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What Hillary Clinton told Wall Street bankers in private, according to leaked emails

Hillary Clinton and Goldman Sachs CEO Lloyd Blankfein, in 2014.
Andrew Prokop is a senior politics correspondent at Vox, covering the White House, elections, and political scandals and investigations. He’s worked at Vox since the site’s launch in 2014, and before that, he worked as a research assistant at the New Yorker’s Washington, DC, bureau.

Throughout the campaign, Hillary Clinton resisted calls to release the transcripts of speeches she gave at Goldman Sachs, other banks and corporations, and various private settings from 2013 onward.

Now, it appears, we can see why. Wikileaks has posted thousands of emails from Clinton’s campaign chair John Podesta’s account, and BuzzFeed News’s Ruby Cramer found one email that listed several potentially damaging excerpts from those speeches. The Clinton campaign hasn’t confirmed the authenticity of this particular email, but they haven’t disputed it either, and Podesta has confirmed he was hacked.

The January 2016 email, which you can read here, appears to be the Clinton campaign’s own summary of what attacks could potentially be made on her from various excerpts in the speeches, as they weighed whether or not to release the transcripts. As such, the headers are framed in deliberately uncharitable and damaging ways, such as “Clinton admits she is out of touch.”

There’s nothing outright scandalous in here, but there are several statements that clash with Clinton’s recent presentation of herself as a staunch progressive and that likely could have been used against her to great effect by Bernie Sanders in the primary.

But weirdly enough, there are also a couple of other statements — namely Clinton’s praise of “open borders” and single-payer health care — that could (and will) be used by Republicans to portray her as a wacko liberal.

On any ordinary day, these disclosures would be likely to dominate the news — yet the leak of a video in which Donald Trump bragged that he felt free to grope women without asking permission because he was famous may overshadow them.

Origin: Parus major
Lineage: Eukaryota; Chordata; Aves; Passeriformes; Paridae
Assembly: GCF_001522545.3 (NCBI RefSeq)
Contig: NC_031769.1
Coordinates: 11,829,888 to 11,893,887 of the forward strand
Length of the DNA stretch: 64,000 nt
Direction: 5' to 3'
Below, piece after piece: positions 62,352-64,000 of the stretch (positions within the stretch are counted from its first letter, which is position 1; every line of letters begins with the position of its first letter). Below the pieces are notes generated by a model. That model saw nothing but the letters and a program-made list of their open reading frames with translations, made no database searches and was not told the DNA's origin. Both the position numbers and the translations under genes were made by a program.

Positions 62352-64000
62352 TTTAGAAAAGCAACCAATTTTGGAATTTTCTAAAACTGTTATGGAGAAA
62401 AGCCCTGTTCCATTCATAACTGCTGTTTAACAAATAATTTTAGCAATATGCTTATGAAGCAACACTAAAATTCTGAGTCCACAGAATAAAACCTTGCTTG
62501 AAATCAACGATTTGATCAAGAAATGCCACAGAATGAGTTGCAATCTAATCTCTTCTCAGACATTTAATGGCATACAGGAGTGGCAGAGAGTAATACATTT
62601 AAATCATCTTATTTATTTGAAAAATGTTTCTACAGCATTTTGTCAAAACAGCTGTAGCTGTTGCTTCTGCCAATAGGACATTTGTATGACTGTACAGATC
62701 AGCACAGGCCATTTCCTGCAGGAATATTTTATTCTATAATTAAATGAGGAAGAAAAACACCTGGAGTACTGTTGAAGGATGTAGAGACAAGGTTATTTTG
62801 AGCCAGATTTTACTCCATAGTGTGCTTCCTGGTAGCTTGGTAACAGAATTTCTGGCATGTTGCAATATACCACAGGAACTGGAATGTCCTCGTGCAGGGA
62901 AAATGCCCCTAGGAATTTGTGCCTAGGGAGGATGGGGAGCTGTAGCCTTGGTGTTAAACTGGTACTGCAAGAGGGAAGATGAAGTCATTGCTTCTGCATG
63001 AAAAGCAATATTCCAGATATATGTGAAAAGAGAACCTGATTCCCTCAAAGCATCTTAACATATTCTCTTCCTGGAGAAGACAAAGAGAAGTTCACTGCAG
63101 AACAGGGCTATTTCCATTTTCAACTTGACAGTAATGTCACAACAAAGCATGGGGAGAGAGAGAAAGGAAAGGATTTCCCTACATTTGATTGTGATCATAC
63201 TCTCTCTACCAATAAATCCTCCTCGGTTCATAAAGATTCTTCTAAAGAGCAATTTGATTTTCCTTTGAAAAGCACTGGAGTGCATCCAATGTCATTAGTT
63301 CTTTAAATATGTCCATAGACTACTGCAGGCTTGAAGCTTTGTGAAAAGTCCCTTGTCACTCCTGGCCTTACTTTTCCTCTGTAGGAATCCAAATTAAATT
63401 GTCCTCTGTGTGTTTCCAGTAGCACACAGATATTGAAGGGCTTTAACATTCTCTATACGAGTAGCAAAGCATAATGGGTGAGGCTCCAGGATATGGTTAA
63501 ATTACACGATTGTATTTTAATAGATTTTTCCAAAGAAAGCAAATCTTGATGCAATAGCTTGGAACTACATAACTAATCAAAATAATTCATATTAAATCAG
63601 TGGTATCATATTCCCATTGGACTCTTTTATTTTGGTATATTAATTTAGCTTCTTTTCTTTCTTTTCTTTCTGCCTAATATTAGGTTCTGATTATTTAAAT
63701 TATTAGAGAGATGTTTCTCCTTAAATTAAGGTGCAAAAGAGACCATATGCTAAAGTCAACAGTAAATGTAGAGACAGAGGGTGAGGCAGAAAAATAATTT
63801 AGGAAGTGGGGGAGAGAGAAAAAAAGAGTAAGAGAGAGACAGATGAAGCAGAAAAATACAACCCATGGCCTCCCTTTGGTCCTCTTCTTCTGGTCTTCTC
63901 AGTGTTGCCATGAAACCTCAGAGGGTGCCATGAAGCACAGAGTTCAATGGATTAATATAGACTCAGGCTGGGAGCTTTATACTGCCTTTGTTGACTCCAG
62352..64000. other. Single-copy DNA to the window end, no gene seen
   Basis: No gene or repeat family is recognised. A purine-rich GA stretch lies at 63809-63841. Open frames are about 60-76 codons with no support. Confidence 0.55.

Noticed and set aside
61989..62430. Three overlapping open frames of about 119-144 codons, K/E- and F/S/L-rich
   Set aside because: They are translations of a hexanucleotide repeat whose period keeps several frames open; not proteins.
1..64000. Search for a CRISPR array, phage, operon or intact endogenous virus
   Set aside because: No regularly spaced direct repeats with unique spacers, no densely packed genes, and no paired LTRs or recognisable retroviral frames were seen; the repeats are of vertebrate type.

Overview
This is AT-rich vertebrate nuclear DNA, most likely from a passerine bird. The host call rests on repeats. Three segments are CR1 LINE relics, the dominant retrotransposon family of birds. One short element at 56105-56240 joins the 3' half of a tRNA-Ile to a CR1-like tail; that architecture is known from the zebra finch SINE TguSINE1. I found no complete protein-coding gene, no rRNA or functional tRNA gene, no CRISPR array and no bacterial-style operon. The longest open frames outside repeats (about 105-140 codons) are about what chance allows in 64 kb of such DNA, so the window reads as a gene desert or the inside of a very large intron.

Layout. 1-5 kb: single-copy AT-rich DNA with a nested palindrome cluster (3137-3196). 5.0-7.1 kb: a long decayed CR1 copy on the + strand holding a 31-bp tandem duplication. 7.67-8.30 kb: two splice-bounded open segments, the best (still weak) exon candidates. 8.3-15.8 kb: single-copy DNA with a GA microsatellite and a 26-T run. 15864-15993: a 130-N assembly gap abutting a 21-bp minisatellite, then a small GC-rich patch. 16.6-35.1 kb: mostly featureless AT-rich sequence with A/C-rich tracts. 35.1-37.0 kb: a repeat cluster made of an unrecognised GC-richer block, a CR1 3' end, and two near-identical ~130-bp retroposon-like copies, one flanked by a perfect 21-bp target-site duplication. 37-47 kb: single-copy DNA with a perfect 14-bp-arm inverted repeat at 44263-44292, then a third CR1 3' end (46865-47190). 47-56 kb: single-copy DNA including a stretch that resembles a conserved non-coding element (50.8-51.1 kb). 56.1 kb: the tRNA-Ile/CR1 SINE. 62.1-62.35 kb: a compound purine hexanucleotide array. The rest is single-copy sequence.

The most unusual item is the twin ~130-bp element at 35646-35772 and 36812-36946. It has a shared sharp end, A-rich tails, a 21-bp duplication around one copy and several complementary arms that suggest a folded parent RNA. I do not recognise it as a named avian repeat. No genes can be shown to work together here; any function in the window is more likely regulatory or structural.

Still, the speech excerpts provide a revealing glimpse into what the potential next president of the United States said to wealthy people behind closed doors. Here are the most notable things in them.

Clinton spoke about Wall Street mostly positively, but sometimes critically

First off, at a series of events at banks including Goldman Sachs and Deutsche Bank, Clinton made it very clear that she is no scourge of Wall Street and overall views the industry positively. She did, however, also make sure to criticize bad actors, stressed that she wanted certain reforms, and at least mildly pushed back against the excesses of the financial crisis.

For instance, at a Goldman-Black Rock event in February 2014, Clinton said that she had “great relations” with the Wall Street community and “a lot of respect for the work you do and the people do it.”

But in context it is quickly followed by her challenging them a bit, pointing out that “the economic consequences of bad decisions back in ‘08, you know, were devastating and they had repercussions throughout the world.”


At the same event, Clinton said that though she grew up middle class, she’s now “obviously... kind of far removed” from that because of “the life I’ve lived and the economic, you know, fortunes that my husband and I now enjoy.”

Then, however, she added that “I haven’t forgotten” growing up middle-class, and the broader context was that she was calling attention to “a growing sense of anxiety and even anger” in America today “over the feeling that the game is rigged” — a feeling that she says she doesn’t think was widespread when she was growing up.

Later, at Deutsche Bank in October 2014, Clinton said, “It’s important to recognize the vital role that the financial markets play in our economy and that so many of you are contributing to.”

But she then pivoted to arguing that, “If there are issues, if there’s wrongdoing, people have to be held accountable and we have to try to deter future bad behavior, because the public trust is at the core of both a free market economy and a democracy.”